My entire life I’ve considered myself a “dog lover.” I thought I was a pro, maybe even dog whisperer status. Man, was I wrong.

Over the course of this past year she’s taught us a lot. Perhaps the best lesson…dog lovers need not apply. What dogs really need is an advocate: someone to understand their best interests as a dog and not as a four-legged human.

Scott and I both grew up with Golden Retrievers – in other words, attention-loving, happy-go-lucky bundles of love. The kind of dog you forget is just that…a dog. Bella is a bundle of love too, but the kind of love you have to earn. That was honestly a hard pill to swallow for us, but the most rewarding one at the same time.

Bella is not comfortable around new people and mainly shows her discomfort with an “alarm bark.” We joke that she thinks she is a celebrity – she’s allowed to look at you, but if you stare at her too long, she’s calling security (which is herself). She has never bitten anyone, or even come close. In fact, she skipped the mouthy puppy stage all together and takes treats so gently that you’d think she has no teeth at all. Needless to say, we have spent the better part of the last year taking her to “shy dog” classes, meeting with a private trainer, and otherwise working hard to desensitize her (associate scary strangers with treats and praise). We are by no means experts, but we have learned quite a lot over the past year from Bella:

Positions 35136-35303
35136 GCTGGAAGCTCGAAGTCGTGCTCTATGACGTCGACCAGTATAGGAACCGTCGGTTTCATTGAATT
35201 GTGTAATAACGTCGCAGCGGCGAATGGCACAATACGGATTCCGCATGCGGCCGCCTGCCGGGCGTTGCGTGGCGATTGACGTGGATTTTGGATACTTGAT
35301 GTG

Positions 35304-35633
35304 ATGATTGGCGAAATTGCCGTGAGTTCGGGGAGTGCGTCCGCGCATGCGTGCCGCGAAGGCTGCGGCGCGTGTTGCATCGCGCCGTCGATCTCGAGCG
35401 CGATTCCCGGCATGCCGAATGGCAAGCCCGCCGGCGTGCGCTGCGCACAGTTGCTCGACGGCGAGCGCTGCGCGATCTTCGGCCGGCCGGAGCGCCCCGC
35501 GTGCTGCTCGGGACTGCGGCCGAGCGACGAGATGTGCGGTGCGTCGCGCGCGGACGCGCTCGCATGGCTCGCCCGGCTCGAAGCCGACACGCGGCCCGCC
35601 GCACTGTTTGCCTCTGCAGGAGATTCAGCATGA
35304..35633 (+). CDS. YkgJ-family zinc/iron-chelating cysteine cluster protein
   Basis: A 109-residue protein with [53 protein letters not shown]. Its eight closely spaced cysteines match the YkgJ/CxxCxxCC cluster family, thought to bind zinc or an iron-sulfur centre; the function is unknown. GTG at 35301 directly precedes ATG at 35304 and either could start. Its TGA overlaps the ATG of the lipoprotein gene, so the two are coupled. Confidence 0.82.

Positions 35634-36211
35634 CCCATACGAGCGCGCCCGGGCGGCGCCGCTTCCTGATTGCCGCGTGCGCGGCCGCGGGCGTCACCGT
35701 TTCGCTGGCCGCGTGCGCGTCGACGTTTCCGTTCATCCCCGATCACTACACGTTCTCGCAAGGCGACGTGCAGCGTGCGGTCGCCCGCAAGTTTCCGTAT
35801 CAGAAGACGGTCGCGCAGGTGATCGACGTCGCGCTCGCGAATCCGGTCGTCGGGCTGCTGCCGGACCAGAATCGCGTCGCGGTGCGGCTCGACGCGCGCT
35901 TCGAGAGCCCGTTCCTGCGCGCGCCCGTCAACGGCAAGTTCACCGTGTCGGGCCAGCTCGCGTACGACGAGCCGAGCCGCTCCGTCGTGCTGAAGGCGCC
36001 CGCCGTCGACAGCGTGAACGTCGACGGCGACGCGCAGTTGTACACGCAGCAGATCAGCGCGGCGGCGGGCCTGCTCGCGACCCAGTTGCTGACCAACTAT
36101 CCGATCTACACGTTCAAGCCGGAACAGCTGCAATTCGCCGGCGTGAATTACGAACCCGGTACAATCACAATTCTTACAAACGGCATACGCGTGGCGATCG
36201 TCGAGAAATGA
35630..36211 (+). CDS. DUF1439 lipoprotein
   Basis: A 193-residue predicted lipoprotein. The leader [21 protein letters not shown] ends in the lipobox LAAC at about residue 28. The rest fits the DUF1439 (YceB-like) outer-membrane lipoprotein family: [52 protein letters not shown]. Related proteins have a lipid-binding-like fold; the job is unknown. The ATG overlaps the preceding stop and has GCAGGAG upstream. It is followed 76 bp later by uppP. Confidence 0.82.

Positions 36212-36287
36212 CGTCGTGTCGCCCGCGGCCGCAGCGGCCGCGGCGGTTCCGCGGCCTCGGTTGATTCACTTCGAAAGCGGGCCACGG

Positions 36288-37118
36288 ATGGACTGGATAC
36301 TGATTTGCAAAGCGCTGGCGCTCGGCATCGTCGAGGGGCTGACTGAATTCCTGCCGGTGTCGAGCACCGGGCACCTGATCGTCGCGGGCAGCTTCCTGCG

• Not every dog craves human attention 24/7. Bella is happiest just hanging with her “pack,” keeping a close eye on everyone and coming around for pets or cuddles when she really, really needs it. Trust me, it makes every cuddle mean more than you can imagine.
  • Always ask a dog’s human if you can pet the dog first. Not every dog enjoys a staring contest, even if you’re talking in your cutest, sweetest, high-pitched voice. Ask the human first and if they say yes, crouch down to the dogs level without being too over-bearing (approach from the side/don’t come in too strong). Give the dog five seconds to show interest in saying hi – and if it’s just not happening…
  • Don’t take it personally! This is especially where the “dog lovers need not apply” comes in. Dogs don’t care if you love dogs or “I swear! Every dog usually loves me!” Not all dogs are the same. Would you keep trying to hold your friend’s baby if he’s screaming crying and reaching for his mom or dad? No. How frustrating is it that this is a universally understood point for babies, but if a dog doesn’t like someone right away it’s unacceptable?
  • “No touch, no talk, no eye contact.” If you really want a shy dog to trust you, you have to put in the effort. It’s really not that much effort either, just play a little hard to get and respect their boundaries.